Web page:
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Western heat shifts in some areas of B.C., territories, but still blazing elsewhere

Relief is still days away for eastern B.C. and the Prairies
Leanne Opuyes uses a spray bottle to mist her face while cooling off in the frigid Lynn Creek water in North Vancouver, B.C., on Monday, June 28, 2021. Environment Canada warns the torrid heat wave that has settled over much of Western Canada won’t lift for days, although parts of British Columbia and Yukon could see some relief sooner. THE CANADIAN PRESS/Darryl Dyck

Record heat is easing for parts of British Columbia, Yukon and Northwest Territories, but Environment Canada warns relief is still days away for eastern B.C. and the Prairies.

The weather office has lifted heat warnings for Yukon, parts of northern B.C. and N.W.T. along the Mackenzie River, but conditions elsewhere remain dangerously hot from southern and central B.C. east to Manitoba.

The village of Lytton, B.C., set a Canadian heat record Tuesday for the third consecutive day as temperatures reached 49.6 C, edging the 47.9 C mark set there on Monday.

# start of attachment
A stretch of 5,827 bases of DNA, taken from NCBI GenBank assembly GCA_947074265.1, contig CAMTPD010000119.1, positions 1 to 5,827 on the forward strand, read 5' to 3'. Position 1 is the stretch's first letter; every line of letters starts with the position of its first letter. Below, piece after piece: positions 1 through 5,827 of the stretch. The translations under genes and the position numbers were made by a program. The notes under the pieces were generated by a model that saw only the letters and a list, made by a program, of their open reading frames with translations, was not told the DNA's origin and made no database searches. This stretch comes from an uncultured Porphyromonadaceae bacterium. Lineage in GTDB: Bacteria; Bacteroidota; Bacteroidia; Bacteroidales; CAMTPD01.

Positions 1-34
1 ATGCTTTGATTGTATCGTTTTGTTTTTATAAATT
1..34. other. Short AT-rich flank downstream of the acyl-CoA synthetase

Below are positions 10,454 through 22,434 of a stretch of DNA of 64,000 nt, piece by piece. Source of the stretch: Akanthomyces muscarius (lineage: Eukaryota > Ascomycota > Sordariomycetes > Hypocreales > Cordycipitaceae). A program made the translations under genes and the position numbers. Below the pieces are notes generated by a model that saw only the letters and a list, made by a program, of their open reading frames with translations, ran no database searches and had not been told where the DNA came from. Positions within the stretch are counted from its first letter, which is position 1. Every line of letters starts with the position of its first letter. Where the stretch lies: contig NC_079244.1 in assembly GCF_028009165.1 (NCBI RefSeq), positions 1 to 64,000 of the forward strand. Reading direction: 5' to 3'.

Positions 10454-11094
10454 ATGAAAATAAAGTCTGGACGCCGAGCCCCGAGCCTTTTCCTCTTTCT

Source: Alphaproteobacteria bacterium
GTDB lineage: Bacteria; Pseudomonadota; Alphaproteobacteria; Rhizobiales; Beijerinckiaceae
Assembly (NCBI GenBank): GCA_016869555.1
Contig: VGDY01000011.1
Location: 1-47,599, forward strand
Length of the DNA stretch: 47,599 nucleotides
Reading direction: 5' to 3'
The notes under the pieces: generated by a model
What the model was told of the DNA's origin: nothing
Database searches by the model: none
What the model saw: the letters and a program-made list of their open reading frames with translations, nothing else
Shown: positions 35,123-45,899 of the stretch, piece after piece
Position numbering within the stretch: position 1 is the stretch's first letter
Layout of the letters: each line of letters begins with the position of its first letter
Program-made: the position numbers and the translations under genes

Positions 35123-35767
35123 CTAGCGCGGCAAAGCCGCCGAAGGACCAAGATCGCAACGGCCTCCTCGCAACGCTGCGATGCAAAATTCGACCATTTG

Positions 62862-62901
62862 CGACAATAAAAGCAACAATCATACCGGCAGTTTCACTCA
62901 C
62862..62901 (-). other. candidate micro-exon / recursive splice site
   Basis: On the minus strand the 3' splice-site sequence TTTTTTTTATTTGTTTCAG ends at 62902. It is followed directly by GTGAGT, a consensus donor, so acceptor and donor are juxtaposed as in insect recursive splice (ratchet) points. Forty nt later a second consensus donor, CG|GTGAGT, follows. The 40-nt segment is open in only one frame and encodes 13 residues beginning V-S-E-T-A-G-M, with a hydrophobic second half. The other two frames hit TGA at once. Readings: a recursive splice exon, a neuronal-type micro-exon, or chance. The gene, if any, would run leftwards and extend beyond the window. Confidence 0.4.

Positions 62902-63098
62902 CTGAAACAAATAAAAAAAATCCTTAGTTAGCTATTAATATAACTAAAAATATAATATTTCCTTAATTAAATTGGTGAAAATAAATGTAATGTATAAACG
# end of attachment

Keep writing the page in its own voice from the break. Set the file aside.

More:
In all, 47 heat records were broken in B.C. on Tuesday while 38 fell in Alberta, but Environment Canada says the system that has trapped heat over Western Canada is slowly moving east.

Forecasters are calling for temperatures into the low 40s for B.C.’s Interior regions until Friday while Alberta, Saskatchewan and Manitoba likely won’t see cooling until next week, but conditions that have left Yellowknife sweltering in 30 C heat are expected to lift by the end of the day.

The weather office says the shift to cooler temperatures in B.C. is being followed by unsettled conditions, raising the chance of wildfires as intense thunderstorms are possible from B.C.’s southern Interior to northeast corner.

—The Canadian Press

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